Journal of Cachexia, Sarcopenia and Muscle (JCSM) Abstract
Article first published online: 10 February 2020
Distinct cachexia profiles in response to human pancreatic tumours in mouse limb and respiratory muscle
Rachel L. Nosacka, Andrea E. Delitto, Dan Delitto, Rohan Patel, Sarah M. Judge, Jose G. Trevino, Andrew R. Judge
Cancer cachexia is a life‐threatening metabolic syndrome that causes significant loss of skeletal muscle mass and significantly increases mortality in cancer patients. Currently, there is an urgent need for better understanding of the molecular pathophysiology of this disease so that effective therapies can be developed. The majority of pre‐clinical studies evaluating skeletal muscle's response to cancer have focused on one or two pre‐clinical models, and almost all have focused specifically on limb muscles. In the current study, we reveal key differences in the histology and transcriptomic signatures of a limb muscle and a respiratory muscle in orthotopic pancreatic cancer patient‐derived xenograft (PDX) mice.
To create four cohorts of PDX mice evaluated in this study, tumours resected from four pancreatic ductal adenocarcinoma patients were portioned and attached to the pancreas of immunodeficient NSG mice.
Body weight, muscle mass, and fat mass were significantly decreased in each PDX line. Histological assessment of cryosections taken from the tibialis anterior (TA) and diaphragm (DIA) revealed differential effects of tumour burden on their morphology. Subsequent genome‐wide microarray analysis on TA and DIA also revealed key differences between their transcriptomes in response to cancer. Genes up‐regulated in the DIA were enriched for extracellular matrix protein‐encoding genes and genes related to the inflammatory response, while down‐regulated genes were enriched for mitochondria related protein‐encoding genes. Conversely, the TA showed up‐regulation of canonical atrophy‐associated pathways such as ubiquitin‐mediated protein degradation and apoptosis, and down‐regulation of genes encoding extracellular matrix proteins.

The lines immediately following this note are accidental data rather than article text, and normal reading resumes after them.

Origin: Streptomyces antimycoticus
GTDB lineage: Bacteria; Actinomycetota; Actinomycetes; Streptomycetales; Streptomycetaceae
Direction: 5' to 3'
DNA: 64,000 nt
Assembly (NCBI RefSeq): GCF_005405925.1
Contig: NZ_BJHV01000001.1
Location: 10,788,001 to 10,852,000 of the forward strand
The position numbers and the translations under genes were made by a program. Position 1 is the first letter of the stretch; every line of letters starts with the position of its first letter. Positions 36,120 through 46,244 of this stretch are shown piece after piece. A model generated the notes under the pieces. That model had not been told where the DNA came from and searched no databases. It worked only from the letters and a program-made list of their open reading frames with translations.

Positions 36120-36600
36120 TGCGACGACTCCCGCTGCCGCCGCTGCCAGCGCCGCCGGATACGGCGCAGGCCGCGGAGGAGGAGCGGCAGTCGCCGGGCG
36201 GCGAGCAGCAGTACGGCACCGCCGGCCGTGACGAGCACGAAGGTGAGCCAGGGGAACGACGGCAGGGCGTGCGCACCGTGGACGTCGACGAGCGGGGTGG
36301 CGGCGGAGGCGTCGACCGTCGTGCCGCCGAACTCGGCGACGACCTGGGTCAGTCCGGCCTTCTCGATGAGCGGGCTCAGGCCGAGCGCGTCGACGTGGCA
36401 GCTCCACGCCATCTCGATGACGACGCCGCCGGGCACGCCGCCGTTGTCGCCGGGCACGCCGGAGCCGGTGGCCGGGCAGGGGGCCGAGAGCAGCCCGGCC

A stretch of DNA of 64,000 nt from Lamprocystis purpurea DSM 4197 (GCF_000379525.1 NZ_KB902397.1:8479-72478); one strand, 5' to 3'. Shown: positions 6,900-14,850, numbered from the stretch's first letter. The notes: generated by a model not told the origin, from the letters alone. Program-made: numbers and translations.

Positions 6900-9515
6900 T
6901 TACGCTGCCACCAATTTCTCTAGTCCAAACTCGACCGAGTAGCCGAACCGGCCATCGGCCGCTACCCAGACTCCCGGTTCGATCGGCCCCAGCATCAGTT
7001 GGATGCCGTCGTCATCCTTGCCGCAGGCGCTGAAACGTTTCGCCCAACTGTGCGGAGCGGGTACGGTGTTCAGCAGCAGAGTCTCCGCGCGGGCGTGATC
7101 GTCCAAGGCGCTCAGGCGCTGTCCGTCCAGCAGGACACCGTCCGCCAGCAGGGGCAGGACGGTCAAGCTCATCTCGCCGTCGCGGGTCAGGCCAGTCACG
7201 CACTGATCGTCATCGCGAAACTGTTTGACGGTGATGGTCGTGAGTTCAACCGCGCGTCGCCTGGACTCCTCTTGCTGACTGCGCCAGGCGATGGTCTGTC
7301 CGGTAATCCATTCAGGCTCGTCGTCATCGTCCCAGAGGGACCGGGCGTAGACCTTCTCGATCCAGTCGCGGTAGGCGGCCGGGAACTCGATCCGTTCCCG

These data suggest that distinct biological processes may account for wasting in different skeletal muscles in response to the same tumour burden. Further investigation into these differences will be critical for the future development of effective clinical strategies to counter cancer cachexia.
Nosacka, R. L., Delitto, A., Delitto, D., Patel, R., Judge, S. M., Trevino, J. G., and Judge, A. R. (2020) Distinct cachexia profiles in response to human pancreatic tumours in mouse limb and respiratory muscle, Journal of Cachexia, Sarcopenia and Muscle, 11, 820– 837. https://doi.org/10.1002/jcsm.12550.